Imagery is critical for users consuming content online. After all, humans respond more to visual aids and information. Be sure that relevant imagery is found within your email. However, as we’ve mentioned previously, many ESP’s will block your images by default. So it’s very important to make sure that there is some live text in the email as well so your readers aren’t starving for content. 

Ingredient #8 – Contact Info 

As we near the end of the email message, let your users know how they can contact you. You should even encourage it to make your brand seem more personable. Make sure your address, email, phone, and social media icons are included here.  The social media icons will help those subscribers who haven’t engaged with you on social do so. 

Ingredient #9 – Opt-Out Link 

Last, but certainly not least, is the dreaded opt-out link. We hope our subscribers never click it, but we are required to include this link by law. You can certainly try to deter them from opting out by included language about why they are receiving the email in the first place. Additionally, offer an option for them to manage their preferences, so they don’t completely disengage with you. They may like some of your emails, but maybe they are being contacted more than they anticipated.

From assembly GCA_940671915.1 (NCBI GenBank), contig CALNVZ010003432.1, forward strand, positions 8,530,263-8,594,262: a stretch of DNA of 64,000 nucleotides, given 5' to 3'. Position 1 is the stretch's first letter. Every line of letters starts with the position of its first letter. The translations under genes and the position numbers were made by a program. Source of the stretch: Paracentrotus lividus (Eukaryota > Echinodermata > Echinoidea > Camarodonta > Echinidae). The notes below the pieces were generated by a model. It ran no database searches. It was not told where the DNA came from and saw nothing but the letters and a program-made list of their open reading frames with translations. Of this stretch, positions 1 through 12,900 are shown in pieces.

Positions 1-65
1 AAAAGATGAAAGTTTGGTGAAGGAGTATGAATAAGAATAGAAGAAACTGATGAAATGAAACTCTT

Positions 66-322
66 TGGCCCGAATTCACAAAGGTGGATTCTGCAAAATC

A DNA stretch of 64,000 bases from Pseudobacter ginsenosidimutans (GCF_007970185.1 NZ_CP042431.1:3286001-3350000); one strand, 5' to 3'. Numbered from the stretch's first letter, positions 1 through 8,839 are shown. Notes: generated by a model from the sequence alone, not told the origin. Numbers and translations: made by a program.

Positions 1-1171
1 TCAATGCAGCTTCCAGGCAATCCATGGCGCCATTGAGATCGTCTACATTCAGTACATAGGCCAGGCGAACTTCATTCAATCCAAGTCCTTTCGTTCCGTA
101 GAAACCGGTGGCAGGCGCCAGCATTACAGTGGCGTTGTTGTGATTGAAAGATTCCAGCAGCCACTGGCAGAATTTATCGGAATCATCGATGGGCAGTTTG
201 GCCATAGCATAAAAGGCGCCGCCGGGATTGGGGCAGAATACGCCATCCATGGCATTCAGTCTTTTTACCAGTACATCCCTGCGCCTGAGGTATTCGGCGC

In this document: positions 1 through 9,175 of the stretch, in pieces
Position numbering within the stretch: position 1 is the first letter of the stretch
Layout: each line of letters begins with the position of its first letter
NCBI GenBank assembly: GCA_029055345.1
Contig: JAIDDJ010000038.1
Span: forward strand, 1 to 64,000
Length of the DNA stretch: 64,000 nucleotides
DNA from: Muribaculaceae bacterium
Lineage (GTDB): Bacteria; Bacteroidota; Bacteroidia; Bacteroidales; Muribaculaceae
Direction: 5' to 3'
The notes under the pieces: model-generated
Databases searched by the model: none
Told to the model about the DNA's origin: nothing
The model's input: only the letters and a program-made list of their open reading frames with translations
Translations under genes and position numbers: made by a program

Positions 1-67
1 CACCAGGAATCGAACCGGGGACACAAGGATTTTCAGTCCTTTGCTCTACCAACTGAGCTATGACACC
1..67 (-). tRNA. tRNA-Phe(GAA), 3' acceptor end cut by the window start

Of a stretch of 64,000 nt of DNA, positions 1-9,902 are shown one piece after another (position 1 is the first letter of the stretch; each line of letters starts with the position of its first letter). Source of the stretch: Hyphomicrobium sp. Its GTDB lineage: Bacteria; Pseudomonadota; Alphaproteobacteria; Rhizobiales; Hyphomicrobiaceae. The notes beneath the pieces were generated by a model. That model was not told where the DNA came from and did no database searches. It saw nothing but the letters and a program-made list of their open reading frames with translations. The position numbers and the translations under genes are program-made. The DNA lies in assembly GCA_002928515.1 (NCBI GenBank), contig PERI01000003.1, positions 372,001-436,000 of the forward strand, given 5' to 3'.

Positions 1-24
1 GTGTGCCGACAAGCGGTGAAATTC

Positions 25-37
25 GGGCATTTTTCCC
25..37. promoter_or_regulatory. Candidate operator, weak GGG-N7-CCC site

Serve up the campaign.

Once you’ve put all your ingredients together, you’re ready to serve up the email. Remember to link to a relevant landing page – don’t just send your subscribers to your homepage. Think of your homepage as giant department store, or a Wal-Mart. It has to meet the needs of a larger, more generic audience. For users coming to browse, this setup works just fine. But when your user opens your email for a particular campaign, you’ve created a specific need. You need to build them a custom end cap (or relevant landing page) that gives them exactly what they came to your site for. 

With these tactics and ingredients, you can serve up delicious campaigns that will keep your subscribers wanting more from your brand.  Are there any special ingredients you’ve incorporated into your own campaigns? If they’re not part of a “secret recipe,” let us know in the comments!